Logo of Phnom Penh Post newspaper Phnom Penh Post - Case 001 verdict scheduled

Case 001 verdict scheduled

Case 001 verdict scheduled

AFTER months of testimony, years of investigation and more than three decades since the fall of Democratic Kampuchea, the Khmer Rouge tribunal will announce a verdict on July 26 in its landmark first case.

The court’s Trial Chamber judges are set to rule in the case of former Tuol Sleng prison chief Kaing Guek Eav, alias Duch, who stands accused of homicide, torture, crimes against humanity and grave breaches of the Geneva Conventions. Substantive hearings in the case began in March of last year, with closing arguments finishing in November.

International co-prosecutor Andrew Cayley said the verdict would be “of enormous historical and judicial significance for this country”.

“The first case is of exceptional importance, because for the first time within a judicial forum, these crimes have been recognised,” Cayley said, adding that Tuol Sleng represents “the absolute centre of evil” under the Khmer Rouge.

UN court spokesman Lars Olsen said Monday that the judges had yet to say when decisions about reparations and challenges to civil parties would be announced.

Chum Mey, a Tuol Sleng survivor who testified tearfully before the court in June, expressed hope that the verdict would allow victims to “reduce the suffering they have carried for 30 years”. Life imprisonment, Chum Mey said, would be the only acceptable sentence for Duch.

“I want the court to sentence Duch to life in prison, and I think I speak not only for me, but for other victims and civil parties,” Chum Mey said.

Vann Nath, another Tuol Sleng survivor who is currently struggling with health problems, said Monday that he was anxious to hear the verdict, but had less explicit expectations.

“I want justice to be done, but the decision is for the court, so we will have to wait and see,” he said.

During closing arguments in November, prosecutors called for a 40-year prison sentence for Duch. In declining to pursue a maximum penalty of life in prison, they cited as mitigating factors the unlawful detention that Duch served in a military court from 1999 to 2007, as well as his “general cooperation, limited acceptance of responsibility, his conditional remorse and the possible effect it may have on national reconciliation”. Near the end of closing arguments, however, Duch and his Cambodian co-lawyer, Kar Savuth, shocked the court by asking for an acquittal and a release from detention.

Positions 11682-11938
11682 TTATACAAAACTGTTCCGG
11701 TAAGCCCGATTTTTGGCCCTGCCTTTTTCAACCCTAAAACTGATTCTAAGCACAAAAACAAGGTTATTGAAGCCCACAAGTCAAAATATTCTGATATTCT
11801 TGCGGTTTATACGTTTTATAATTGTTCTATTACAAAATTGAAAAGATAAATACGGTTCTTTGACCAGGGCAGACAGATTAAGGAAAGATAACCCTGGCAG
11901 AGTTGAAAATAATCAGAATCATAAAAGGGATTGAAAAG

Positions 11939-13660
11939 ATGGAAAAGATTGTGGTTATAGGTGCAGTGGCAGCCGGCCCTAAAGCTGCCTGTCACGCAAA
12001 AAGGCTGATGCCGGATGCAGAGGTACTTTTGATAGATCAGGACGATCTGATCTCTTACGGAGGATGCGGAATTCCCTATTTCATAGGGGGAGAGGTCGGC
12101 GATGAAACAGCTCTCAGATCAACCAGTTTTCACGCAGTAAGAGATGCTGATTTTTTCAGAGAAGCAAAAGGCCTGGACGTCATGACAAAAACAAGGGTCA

Cayley declined to say Monday what the prosecution was hoping for in terms of a penalty, though he said that Duch’s surprise bid for acquittal “should aggravate his sentence”.

“It actually doesn’t help him at all, because I think it basically cuts against his claims of remorse,” Cayley said. “His remorse should not be taken seriously.”

Kar Savuth said Monday that rather than diverging from one another in strategy, he and international co-lawyer Francois Roux had merely been arguing before the hybrid court on the basis of Cambodian and international law, respectively.

“During closing arguments, some people thought that my colleague, Francois Roux, and I had different views regarding the case of our client, but actually, we divided the work so that I was arguing about Cambodian law and he was arguing about international law,” Kar Savuth said. Under Cambodian law, Kar Savuth added, Duch cannot be held responsible for crimes ordered by his superiors, though he may be accountable for these crimes under international law.

Anne Heindel, a legal adviser at the Documentation Centre of Cambodia, said this explanation made little sense.

“I think it was clear from everything that [Kar Savuth] said, and Roux’s reaction, that this was not a decision to split the work between them on that basis,” she said.

As the judges work to finalise their decision, Heindel added, they will be forced to confront a number of factors beyond the questions about Duch’s culpability and remorse that were raised in November.

“Everyone seems to think about guilt or innocence, but there’s so many things that they’re going to have to delve into in this judgment,” Heindel said, noting the need to clearly define the crimes for which Duch is convicted and to examine relevant precedents from other international tribunals.

Olsen said these considerations, as well as decisions about civil party reparations and translation issues, had contributed to the eight-month gap between closing arguments and a verdict that promised to be an “important moment”.

“The court is wary of the fact that a lot of people are waiting for a verdict and justice to be done, and it’s working as fast as it can,” he said.

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